FBI nominee James Comey may be a hero to Democrats for his dramatic, late-night stand against warrantless wiretapping in 2004, but that didn't stop senators from pressing him today on national security policies.
Comey, nominated as the next FBI director by President Obama in May, appeared Tuesday for a confirmation hearing before the Senate Judiciary Committee.
With the Obama administration's national security policies under scrutiny by Congress and under fire from civil libertarians, committee members sought answers from Comey on his views on NSA email collection, FISA-court transparency, IRS political targeting, indefinite detention and force-feeding at Guantanamo.
And they zeroed in on an aspect of his record that civil libertarians are far less enamored of than his stand against warrantless wiretapping: his approval of enhanced-interrogation techniques as deputy attorney general under President George W. Bush.
While those policies are contentious, the hearing wasn't.
Comey enjoys star status among congressional Democrats for standing up to then White House counsel Alberto Gonzales -- a chief Bush-era villain, in the eyes of liberals -- as Gonzales and then White House chief of staff Andrew Card went to attorney general John Ashcroft's hospital sickbed to seek approval for warrantless wiretapping.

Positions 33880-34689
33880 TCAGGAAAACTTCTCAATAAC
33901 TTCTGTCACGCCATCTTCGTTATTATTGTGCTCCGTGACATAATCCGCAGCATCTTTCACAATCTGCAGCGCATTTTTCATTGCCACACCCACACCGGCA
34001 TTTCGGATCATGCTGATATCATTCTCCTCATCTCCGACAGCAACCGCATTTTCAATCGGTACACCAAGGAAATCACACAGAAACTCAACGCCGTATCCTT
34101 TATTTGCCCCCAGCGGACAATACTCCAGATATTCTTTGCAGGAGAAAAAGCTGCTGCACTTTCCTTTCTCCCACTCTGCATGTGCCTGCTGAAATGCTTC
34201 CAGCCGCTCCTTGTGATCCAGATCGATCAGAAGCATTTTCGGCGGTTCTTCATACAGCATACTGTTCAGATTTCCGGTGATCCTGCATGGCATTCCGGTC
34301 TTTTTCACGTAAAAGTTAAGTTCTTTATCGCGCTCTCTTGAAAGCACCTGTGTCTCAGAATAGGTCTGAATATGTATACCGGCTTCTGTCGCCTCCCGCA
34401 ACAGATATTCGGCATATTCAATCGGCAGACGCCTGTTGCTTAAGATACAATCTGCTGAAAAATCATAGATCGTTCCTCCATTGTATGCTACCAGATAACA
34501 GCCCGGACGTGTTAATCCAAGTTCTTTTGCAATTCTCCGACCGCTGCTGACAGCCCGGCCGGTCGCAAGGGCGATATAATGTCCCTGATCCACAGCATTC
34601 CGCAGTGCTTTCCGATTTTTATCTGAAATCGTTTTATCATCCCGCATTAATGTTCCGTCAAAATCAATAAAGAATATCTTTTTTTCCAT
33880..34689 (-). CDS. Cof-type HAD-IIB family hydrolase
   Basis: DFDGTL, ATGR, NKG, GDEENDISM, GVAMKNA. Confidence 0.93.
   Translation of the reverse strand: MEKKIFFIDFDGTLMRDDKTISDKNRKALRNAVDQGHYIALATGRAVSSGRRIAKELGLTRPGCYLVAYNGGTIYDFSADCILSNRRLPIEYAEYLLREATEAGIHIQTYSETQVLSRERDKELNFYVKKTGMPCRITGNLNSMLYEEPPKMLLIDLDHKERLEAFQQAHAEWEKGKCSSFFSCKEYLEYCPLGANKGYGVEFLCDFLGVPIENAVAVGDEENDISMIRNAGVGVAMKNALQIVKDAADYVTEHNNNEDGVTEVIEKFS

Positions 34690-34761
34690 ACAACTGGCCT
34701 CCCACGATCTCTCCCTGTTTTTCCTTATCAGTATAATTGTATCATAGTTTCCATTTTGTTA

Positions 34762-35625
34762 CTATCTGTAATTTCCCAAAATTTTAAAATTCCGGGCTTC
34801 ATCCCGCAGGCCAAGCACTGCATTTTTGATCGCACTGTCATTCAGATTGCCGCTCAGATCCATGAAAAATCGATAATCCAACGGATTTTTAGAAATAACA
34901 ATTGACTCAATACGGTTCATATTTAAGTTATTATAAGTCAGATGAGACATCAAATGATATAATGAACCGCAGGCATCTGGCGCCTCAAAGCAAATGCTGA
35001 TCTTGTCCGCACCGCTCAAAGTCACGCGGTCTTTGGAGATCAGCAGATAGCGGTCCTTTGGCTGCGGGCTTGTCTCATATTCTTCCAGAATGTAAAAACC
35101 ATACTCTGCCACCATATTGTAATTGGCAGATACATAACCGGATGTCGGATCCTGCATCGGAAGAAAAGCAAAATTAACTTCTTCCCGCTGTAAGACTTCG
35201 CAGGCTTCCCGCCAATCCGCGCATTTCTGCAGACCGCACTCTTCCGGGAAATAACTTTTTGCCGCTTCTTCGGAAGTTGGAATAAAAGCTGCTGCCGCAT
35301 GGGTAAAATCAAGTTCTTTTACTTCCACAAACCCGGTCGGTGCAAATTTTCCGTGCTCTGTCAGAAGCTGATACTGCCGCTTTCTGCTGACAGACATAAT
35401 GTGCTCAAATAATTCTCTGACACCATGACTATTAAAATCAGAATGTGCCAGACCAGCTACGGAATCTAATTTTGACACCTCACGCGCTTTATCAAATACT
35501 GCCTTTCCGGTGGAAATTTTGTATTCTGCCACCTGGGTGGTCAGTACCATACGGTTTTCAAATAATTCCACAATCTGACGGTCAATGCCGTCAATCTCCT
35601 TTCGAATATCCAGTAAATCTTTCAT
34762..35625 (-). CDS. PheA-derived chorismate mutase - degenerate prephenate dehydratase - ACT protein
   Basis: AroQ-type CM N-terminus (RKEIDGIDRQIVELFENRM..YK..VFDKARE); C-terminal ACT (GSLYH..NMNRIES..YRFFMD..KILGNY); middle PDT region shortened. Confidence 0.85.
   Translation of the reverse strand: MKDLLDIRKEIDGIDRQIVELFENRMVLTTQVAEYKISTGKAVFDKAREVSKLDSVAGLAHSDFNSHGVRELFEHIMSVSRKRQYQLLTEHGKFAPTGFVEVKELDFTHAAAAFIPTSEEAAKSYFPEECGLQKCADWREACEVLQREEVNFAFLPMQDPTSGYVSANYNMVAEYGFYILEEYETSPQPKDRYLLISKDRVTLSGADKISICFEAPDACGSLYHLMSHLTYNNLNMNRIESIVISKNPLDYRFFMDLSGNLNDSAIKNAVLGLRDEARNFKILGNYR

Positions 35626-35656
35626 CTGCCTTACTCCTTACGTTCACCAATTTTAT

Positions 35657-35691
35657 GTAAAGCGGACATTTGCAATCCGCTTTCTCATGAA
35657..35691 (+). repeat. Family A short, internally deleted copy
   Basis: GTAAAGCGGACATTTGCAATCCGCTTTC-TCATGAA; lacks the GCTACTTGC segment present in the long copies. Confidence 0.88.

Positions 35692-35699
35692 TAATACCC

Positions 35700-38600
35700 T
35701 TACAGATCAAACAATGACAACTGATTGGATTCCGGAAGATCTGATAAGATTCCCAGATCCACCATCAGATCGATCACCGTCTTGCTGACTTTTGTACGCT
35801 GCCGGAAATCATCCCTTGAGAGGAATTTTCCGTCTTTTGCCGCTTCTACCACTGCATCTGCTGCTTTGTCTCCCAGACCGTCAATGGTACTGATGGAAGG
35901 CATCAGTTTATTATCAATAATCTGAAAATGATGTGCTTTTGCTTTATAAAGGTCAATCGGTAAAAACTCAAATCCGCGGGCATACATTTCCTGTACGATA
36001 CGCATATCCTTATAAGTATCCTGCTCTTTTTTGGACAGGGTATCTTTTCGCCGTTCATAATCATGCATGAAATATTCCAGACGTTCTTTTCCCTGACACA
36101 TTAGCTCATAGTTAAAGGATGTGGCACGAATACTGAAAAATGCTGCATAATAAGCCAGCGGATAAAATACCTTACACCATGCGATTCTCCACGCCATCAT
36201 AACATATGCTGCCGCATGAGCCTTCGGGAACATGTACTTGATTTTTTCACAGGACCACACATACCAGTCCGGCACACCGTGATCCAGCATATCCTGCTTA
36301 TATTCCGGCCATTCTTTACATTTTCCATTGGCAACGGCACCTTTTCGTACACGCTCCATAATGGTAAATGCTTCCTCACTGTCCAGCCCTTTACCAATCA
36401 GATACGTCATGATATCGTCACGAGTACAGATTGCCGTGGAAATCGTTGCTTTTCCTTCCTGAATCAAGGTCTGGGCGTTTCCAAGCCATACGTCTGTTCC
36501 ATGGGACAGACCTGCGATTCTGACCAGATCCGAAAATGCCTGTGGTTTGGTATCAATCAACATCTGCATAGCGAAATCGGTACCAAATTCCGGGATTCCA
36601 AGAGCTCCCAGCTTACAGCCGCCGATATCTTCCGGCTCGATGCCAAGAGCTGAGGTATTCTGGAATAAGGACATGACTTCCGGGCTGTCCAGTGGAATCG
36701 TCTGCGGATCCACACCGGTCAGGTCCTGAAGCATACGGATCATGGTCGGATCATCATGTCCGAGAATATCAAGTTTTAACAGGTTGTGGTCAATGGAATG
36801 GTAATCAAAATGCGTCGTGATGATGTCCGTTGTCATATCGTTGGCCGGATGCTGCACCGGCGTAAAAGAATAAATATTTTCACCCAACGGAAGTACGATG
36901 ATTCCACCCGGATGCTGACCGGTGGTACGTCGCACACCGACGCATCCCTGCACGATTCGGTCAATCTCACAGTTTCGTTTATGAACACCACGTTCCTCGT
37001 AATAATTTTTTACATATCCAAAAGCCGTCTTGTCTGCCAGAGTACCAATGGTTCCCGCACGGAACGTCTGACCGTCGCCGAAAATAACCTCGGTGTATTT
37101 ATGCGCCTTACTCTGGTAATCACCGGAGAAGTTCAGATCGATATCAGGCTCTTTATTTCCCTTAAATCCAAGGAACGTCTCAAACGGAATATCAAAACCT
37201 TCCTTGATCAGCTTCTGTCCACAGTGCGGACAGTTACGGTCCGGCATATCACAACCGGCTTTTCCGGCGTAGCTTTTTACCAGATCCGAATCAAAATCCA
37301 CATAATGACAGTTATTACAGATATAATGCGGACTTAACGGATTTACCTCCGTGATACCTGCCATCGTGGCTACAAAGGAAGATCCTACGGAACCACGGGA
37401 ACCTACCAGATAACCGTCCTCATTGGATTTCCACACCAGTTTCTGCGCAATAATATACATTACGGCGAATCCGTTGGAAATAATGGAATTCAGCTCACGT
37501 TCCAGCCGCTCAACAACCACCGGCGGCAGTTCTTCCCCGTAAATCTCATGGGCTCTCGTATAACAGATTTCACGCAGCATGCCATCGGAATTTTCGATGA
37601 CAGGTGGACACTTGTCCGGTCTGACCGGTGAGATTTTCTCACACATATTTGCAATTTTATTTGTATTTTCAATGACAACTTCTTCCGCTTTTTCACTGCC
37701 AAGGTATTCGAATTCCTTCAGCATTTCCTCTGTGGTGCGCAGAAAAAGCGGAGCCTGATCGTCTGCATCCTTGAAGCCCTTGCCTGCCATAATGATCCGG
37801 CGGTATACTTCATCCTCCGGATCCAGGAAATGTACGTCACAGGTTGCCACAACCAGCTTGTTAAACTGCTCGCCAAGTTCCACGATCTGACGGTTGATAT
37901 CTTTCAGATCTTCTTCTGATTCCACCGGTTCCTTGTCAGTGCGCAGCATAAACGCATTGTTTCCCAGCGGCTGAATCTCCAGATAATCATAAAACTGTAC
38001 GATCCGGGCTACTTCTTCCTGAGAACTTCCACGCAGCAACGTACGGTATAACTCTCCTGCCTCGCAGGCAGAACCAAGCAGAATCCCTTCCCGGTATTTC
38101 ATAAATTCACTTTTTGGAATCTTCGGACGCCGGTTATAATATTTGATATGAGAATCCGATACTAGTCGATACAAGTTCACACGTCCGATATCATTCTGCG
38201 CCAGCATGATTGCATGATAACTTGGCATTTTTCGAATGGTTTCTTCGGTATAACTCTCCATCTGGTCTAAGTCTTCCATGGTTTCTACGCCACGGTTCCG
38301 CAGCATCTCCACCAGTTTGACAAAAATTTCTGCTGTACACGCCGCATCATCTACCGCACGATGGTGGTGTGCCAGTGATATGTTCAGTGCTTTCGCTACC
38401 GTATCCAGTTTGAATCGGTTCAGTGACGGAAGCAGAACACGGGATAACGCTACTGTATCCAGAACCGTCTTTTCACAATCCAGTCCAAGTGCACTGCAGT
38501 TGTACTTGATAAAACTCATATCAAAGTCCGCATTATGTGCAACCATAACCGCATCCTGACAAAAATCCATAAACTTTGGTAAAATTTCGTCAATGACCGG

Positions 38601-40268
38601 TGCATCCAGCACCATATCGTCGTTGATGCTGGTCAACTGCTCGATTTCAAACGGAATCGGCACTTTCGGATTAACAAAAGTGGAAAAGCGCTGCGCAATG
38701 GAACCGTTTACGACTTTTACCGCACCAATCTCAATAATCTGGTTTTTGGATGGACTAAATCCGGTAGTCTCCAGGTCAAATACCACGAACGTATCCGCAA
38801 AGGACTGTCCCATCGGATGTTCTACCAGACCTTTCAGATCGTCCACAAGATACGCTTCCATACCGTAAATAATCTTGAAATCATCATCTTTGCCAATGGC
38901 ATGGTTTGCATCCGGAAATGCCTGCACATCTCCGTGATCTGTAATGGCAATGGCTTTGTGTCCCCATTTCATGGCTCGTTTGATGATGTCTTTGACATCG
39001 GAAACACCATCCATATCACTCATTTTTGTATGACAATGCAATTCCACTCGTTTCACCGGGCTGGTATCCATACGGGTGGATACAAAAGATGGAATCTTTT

In 2007, Comey gave an account of that episode before Congress.
"Your testimony was one of the most dramatic and brave moments that I've ever witnessed in my years as a legislator," Sen. Chuck Schumer, D-N.Y., told Comey today.
Democrats were less enthused about NSA email metadata collection, a policy Comey defended today. Although he did add that he's not familiar with the details of the program because, having been out of government for the last eight years, he lacks a security clearance.
"I do know as a general matter that the collection of metadata and analysis of metadata is a valuable tool in counterterrorism," Comey told Judiciary Committee Chairman Patrick Leady, D-Vt.
Perhaps the main point of criticism leveled at Comey by civil libertarians is his approval of Office of Legal Counsel memos authorizing enhanced interrogation techniques, including waterboarding. The ACLU had called on senators to question Comey's decision to do so. And they did.
"When I first learned about waterboarding when I became deputy attorney general, my reaction as a citizen and a leader was, this is torture," Comey told Leahy, who asked about it in the first question of the hearing.
"It's still what I think. And to his great credit, Bob Mueller made sure the FBI had nothing to do with that business. And if I were FBI director, it would never have anything to do with that," Comey said.
Comey said he fought enhanced interrogations internally, within the Bush administration, during his tenure as deputy attorney general but was overruled by his bosses and higher-ups on the Bush national security team. As for his approval of OLC memos okaying the practices, Comey said he found it difficult to disprove their legality, despite personally finding them reprehensible.
"What I discovered when I became deputy attorney general is that even though I as a person, as a father, as a leader thought, 'That's torture, we shouldn't be doing that kind of thing,' I discovered that it's actually a much harder question to interpret this 1994 [anti-torture] statute," Comey said.